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by: Mrs. Annabell Graham

SurveyoftheMassMedia BCA210

Mrs. Annabell Graham
GPA 3.61


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Class Notes
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This 17 page Class Notes was uploaded by Mrs. Annabell Graham on Monday October 5, 2015. The Class Notes belongs to BCA210 at Central Michigan University taught by CurtisSutterfield in Fall. Since its upload, it has received 16 views. For similar materials see /class/218883/bca210-central-michigan-university in Broadcast & Cinematic Arts at Central Michigan University.


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Date Created: 10/05/15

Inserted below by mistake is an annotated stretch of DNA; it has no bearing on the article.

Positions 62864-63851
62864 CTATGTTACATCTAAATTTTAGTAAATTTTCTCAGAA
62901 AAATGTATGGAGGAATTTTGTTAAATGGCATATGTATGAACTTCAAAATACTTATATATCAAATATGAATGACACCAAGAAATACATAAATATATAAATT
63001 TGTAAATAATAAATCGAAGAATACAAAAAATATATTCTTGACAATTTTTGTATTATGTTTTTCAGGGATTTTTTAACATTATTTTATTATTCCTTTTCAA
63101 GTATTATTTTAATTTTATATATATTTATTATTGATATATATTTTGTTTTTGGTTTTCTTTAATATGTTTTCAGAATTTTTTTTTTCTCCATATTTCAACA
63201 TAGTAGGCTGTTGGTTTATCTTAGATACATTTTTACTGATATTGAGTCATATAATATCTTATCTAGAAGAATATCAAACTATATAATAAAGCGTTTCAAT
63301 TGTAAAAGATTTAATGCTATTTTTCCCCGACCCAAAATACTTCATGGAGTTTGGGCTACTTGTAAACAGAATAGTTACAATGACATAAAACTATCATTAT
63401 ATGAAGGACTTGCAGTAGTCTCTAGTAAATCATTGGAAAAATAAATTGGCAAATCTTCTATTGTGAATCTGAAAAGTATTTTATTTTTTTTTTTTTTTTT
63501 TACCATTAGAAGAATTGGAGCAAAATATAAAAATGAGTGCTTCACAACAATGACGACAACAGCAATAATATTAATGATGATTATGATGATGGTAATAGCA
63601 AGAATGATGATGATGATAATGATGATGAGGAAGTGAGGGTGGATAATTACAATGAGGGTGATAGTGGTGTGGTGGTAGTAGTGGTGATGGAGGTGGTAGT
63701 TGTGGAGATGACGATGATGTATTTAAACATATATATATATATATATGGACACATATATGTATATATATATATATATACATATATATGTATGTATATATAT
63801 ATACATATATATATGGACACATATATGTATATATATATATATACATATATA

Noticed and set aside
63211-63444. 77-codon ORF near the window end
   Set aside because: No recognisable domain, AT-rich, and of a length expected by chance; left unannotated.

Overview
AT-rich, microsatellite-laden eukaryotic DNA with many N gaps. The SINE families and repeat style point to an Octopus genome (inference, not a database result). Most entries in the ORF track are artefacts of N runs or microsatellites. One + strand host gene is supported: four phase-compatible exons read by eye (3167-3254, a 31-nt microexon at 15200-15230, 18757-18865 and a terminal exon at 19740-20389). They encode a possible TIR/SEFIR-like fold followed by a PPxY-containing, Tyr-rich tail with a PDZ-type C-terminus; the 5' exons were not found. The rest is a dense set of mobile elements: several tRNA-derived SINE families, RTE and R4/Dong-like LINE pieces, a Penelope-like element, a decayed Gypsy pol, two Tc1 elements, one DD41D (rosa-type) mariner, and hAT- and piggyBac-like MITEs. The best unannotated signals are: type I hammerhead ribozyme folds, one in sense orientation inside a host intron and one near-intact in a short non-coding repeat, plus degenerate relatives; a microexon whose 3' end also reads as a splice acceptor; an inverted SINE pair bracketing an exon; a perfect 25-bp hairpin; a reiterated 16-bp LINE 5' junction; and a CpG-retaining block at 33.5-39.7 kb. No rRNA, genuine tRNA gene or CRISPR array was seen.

BCA 210 Ethics Origin of Ethical concepts in journalism A From Ethos 1 Greek word for governing traditions 2 Privileges carry obligations B Ethical issues in media 1 Truthfulness 2 Fairness a No con ict of interest 3 Privacy a Not divulging potentially embarrassing items 4 Responsibility a Not exploiting De ning Ethical Dilemmas A Truthfulness 1 More than just accuracy 2 Armstrong Williams B Misrepresentations l Jayson Blair 2003 a Widespread plagiarism and fabrication 2 Janet Cooke 1980 a Won Pulitzer prize b Story was fabricated C Disinformation l Planting false stories in the media 2 Government using media D Fairness l Implies impartiality 2 No benefit for the reporter E Insider Friendships 1 Too close to the people in the story F Con ict of interest 1 Division of loyalties 2 Accepting freebies and junkets from story subjects G Checkbook Journalism 1 Paying for interviews with subjects H Privacy 1 Balancing truth with rights to privacy III I Reporting on illness 1 Public gures and AIDS 2 AIDS implies sexual orientation 3 If the gure wants to maintain the information as private should it stay private J Reporting on Rape l Rape victims are not named 2 Balancing bene t of printing the name VS not printing it K Responsibility 1 Not just what is reported but how it s reported L Staged Accidents 2006 1 Lindsay Lohan s car rammed by photographers 2 Aggressive paparazzi M Phony Web Story 2004 1 Fox forced to retract story 2 Falsely reported democratic presidential candidate John Kerry saying Women should like me I do manicures after debate Philosophy of Ethics A Aristotle s Golden Mean 1 All things in moderation B Kant s Categorical Imperative 1 What if everyone acted this way C Mill s Principle of Utility 1 The greatest happiness for the greatest number D Rawl s Veil of Ignorance 1 Basic respect for everyone E JudeoChristian View 1 Love your neighbor as yourself NAB Code of Ethics A National Association of Broadcasters B Member TV stations C Code covered news and entertainment 1 Responsibility handling of violence 2 Consequences of violence shown D Struck down in 1976 l Declared in violence of rst Amendment E Replaced by voluntary guidelines SPJ Code of Ethics A Society of professional Journalists B Major Points 1 Seek Truth and report it a Identify sources b No misrepresentation or distortion c Avoid misleading staged events d Never plagiarize e Avoid stereotyping f Distinguish between advocacy advertising and news 2 Minimize harm Be sensitive 3 Act independently refuse gifts and favors 4 Be Accountable a Admit mistakes VI RTDNA code of Ethics A RadioTelevision Digital News Association 1 Balanced fair and accurate a No sensationalism b No deception 2 Avoid con icts of interest 3 Respect dignity and privacy 4 Protect confidentiality 5 Respect the right to fair trial 6 Broadcast the right broadcasters only with permission 7 Actively encourage observance of the code VII PRSA Code of Ethics A Public Relations Society of America 1 Deal fairly with clients employers and general public 2 Adhere to truth accuracy and good taste 3 Do not intentionally communicate false or misleading information 4 Identify any client or employer 5 Do not guarantee results beyond one s direct control VIII The importance of professional Ethics A Daily issues in the newsroom B Issues usually dealt with publicly C Information as a public trust 1 Should not be weakened by untruth bias intrusiveness or irresponsibility D Power with responsibility 3 Questions BCA 210 News and Information 1 How has the perception of Nixon changed from All the President s Men to FrostNixon 2 How important of a role was a publicist in all of this 3 What s the difference between broadcasting and newspaper writing III Newsreels A News at the movies B British Pathe 1 19001970 C Fox Movie tone News 1 19191960 D 10 minutes long E Narrated F Weekly Updates G Employed more than 1000 camera people H Global coverage 1 Entertainment travel sports features etc Radio The sound of WWII A Ernie Pyle 1 Print reporter from the front B Edward R Murrow l The London Blitz 1940 2 Painting pictures with words 3 Covered important events from 19211947 a Radio to television C Radio stations news departments 1 Maintained until format radio era D Formed the foundation for television news The Golden Age of TV News A JFK 1 Presidential debates VI 2 Inauguration 3 Cuban Missile Crisis 4 Assassination 1963 B Vietnam War 1 Chicago Democratic Convention 1968 2 Candid war coverage C Watergate l 1973 Burglary 2 Nixon s resignation 1974 TV News Expands and Contracts A Local News Expands 1 Up to 2 hours local TV news B Broadcast deregulation 1980 s 1 Network consolidation 2 Local stations bought out C Cable News Network 1 Round the clock news 2 Global presence 3 Alternative to networks D 1990 s Decline 1 Internet affect 2 Network and local decline Iraq War A Militarypress relations B War Coverage C Embedded reporters l 600 reporters 2 Frontline access 3 Military control 4 Reversal of past policies 5 Nonstop coverage News on the Internet A Internet nonstop information B Service providers AOL compile headlines and news links from many sources C Targeted to individual needs D Replacing TV news E l 44 go online for news once a week 2 25 go to intemet as chief source ofnews F More news available from many sources VII Earning for Local News People A Radio B Television VIII Trends among Journalists A No evidence that reporters insert ideology into their stories B More minorities C Gains for women D Journalists are unlikely to challenge prevailing political and social values E Conformity in reporting Consensus Journalism IX Blurring Distinctions News Reality Shows and Advertising A Reality TV 1 Survivor Real stories of the Highway patrol America s most Wanted 2 Lines blurred between news and entertainment B Infomercials 1 Making advertising look like documentary news C Entertainmentdriven news 1 Constructing news broadcasts along entertainment lines X Source and Credibility A Con dentiality of Sources 1 Woodward and Bernstein a Deep Throat and Watergate b Mark Felt FBI agent 2 Judith Miller New York Times 3 Mark Cooper Time a Both ordered to reveal source of CIA leak case b Miller spent four months in Jail 4 Shield Laws a Protect journalists against revealing sources b No federal shield law B Credibility and audience 1 The intemet has captured audience credibility BCA 210 Advertising 1 Finding the Audience Demographics A Demographicssex age income marital status location occupation B Audience Analysis 1 De ning the audience 2 Who desires the product 3 Enough 0 make the ad worth the money spent 11 Pros and cons of Ads A Cost of products lP Helps make goods available and lower prices 2C consumers pay for advertising B Need vs want 1 p stimulates new products consumers will not continue to buy an unsatisfactory product 2c People buy what they don t need even dangerous products C Competition 1 p Less expensive than other forms of sales 2 c high costs of ad limits entry into the market place D Ad Power 1 p Helps people meet needs 2 c not knowing what the needs are 111 Dependence on Ads A Media Ad interdependence 1 With various media 2 With national economy B Economic Impacts 1 Ad budgets 2 Media platforms and costs IV Television Ads A Expensive to place 1 Avg 30 sec ad 100000 dollars primetime 2 30 sec ad on Super Bowl 2 million dollars B Networks and stations sell 10 15 and 30 second ads advertising on networks handled by national advertising agencies C Ad purchases based on CPM 1 Costperthousand D Expensive to produce 1 As much as a 1 million per minute E Other media more cost effective V Internet print and radio A Different media different audiences B Fierce competition 1 Competition claims a Print ads attack TV ads b Time vs Newsweek c Radio ads attack print C Local Ads 1 Most goes to newspaper 2 Local ad agencies 3 Local media ad services D Ad rep firms 1 Localized national marketing VI Regulations A Federal Trade Commission 1 1914 2 Stop businesses that restrict competition injure or deceive consumer 3 Can require corrective ad B Food and Drug Administration 1 Oversees claims that appear on food labels C Federal Communications commission 1 Misleading or tasteless ads D Distilled Spirits Council 1 Hard liquor ads 1996 E National Ad Review Council NARC l Hears complaints VII Delivering New markets A American agencies make half the world s ad dollars B Expanding international markets C Adapting to new technologies D Shifting demographic l Surging Hispanic population E Follow the audience 3 question No logo 1 How many brands do you see in a day an hour right now 2 How the actual products it makes have becomes less important for a company 3 How can a no logo campaign impact the media III BCA 210 Law and Regulation Free Press A Free press precedent 1 New York times vs Sullivan 2 Media role de ned as a uninhibited robust and Wideopen debate B Legal and regulatory issues 1 Balancing press freedom with a Interests of individuals b Interest of government US Constitution A The rst Amendment to the constitution B The fourth estate 1 The press as tribune of the people 2 An extra constitutional branch of government 3 Exposes public mismanagement Government Attempts to restrict press A Alien and sedition laws 1789 1 Prohibited antigovemment speech 2 Expired in 1801 B The Espionage Act of 1918 1 Prohibited antiwar speech in WWI C The Smith Act of 1940 1 WWII press censorship D HUAC and the permanent subcommittee on Investigations 1 House UnAmerican Activities Committee 2 Cold War congressional hearings 3 Hunting for communist 4 Discredited by news media Prior Restraint A Near v Minnesota 1 Saturday Post 1931 2 Printed names of prohibition violators 3 State could not stop publication B The pentagon papers 1 Time magazine 1971 2 Printed classi ed Vietnam War documents 3 Temporarily halted by court order C The progressive case 1 The progressive magazine 1979 2 Article on how to make a hydrogen bomb 3 Publication temporarily stopped V Obscenity and Censorship A Obscenity issues 1 Boston and HL Mencken s The American Mercury 1926 2 Salacious content 3 Magazine won the case B Roth vs United States 1957 1 Obscenity not protected by the first Amendment 2 Obscenity Materials utterly without redeeming social importance 3 Obscenity appeals to prurient interest 4 The Roth Test of contemporary community standards VI Censorship A Miller vs California 1973 1 Local courts must determine a Applying community standards whether a work appeals to prurient interest b Whether a work violates state law with offensive sexual depictions c Whether a work lacks literary artistic political or social valuethe LAPS test B School Boards 1 Banning library books 2 Censoring curricula VII Libel Law A The Sullivan Case 1964 1 Public officials must prove malice 2 Gertz V Robert Welch 1974 a Editorial opinion is not libel b Public figures 3 Herbert V Lando 1979 a Public figures may investigate reporters sources 4 Masson V The New Yorker 1991 a Grammatical changes not necessarily libelous VIII Libel Defense A To prove libel must show that 1 Statement communicated to a third party 2 Subject easily identi able in the statement 3 Statement injured the subject s reputation 4 Publisher of the statement is at fault B Defensive for libel 1 Truth a If it s true it s not libel 2 Quali ed privilege a Information obtained in court or legislature 3 Fair comment a Opinioncommentaryeditorials are not libel Famous Libel Cases A Carol Burnett V National Enquirer l Sued for 10 million 1983 2 Awarded 150000 B Gen Westmoreland V CBS 1 Sued for 120 million 1984 2 Settled out of court 3 18 million in legal fees C Graves V Warner Bros Jenny Jones Show 1 Michigan jury in 1999 said show was negligent 2 25 million judgment reversed but show later cancelled D Wayne Newton V NBC 1 Sued for 6 million 1990 2 Won no damages awarded Media invasion of privacy A Intruding on physical or mental solitude l Galella V Onassis 2 Photographers must maintain distance B Publishing embarrassing personal facts 1 Information not in the public record is private XI XII XIII 2 Bartnicki V Vopper a Cell phone conversation not protected if criminal in nature C False Light 1 Must portray subjects truthfully D Right of Publicity 1 May not use a celebrity s name for promotion without permission Fair Trial Access and sources A Fair trial 1 Sheppard V Maxwell 1954 2 Jury access to media later ruled as in uence on a conviction 1996 3 Original verdict overturned B Courtroom Access 1 Gag orders a Limited press access 2 Closed proceedings a No press access 3 Both rarely applied C Shield Laws 1 Protected source con dentiality 2 No federal protection Regulating Broadcast and cable A Federal Communications Commission 1 Regulates broadcasting 2 5 commissioners 5year terms 3 Appointed by the president approved by the senate 4 Licenses all stations B Federal Trade Commission 1 Regulates advertising C Airwaves are a public trust D Broadcasters are trustees operating in the public interest Telecommunications Act of 1996 A Philosophy of Deregulation 1 Competition improves choices 2 Favors larger media companies B Selling the bundle 1 Combination of services 2 TV telephone cable intemet XIV C Targeting Power Users 1 People using a lot ofmedia 2 Spends three or more times what the average user spends Effects of Deregulation A Goal of Universal Service 1 Access to all media for all people B Deregulation of free media 1 Radio and TV are free media C Relaxed ownership licensing rules 1 crossownership allowed a TV and radio in the same market D Local Phone competition 1 Phone companies allowed to offer video service E Unregulated Cable Rates 1 1992 cable Act removed 2 Deregulated cable rates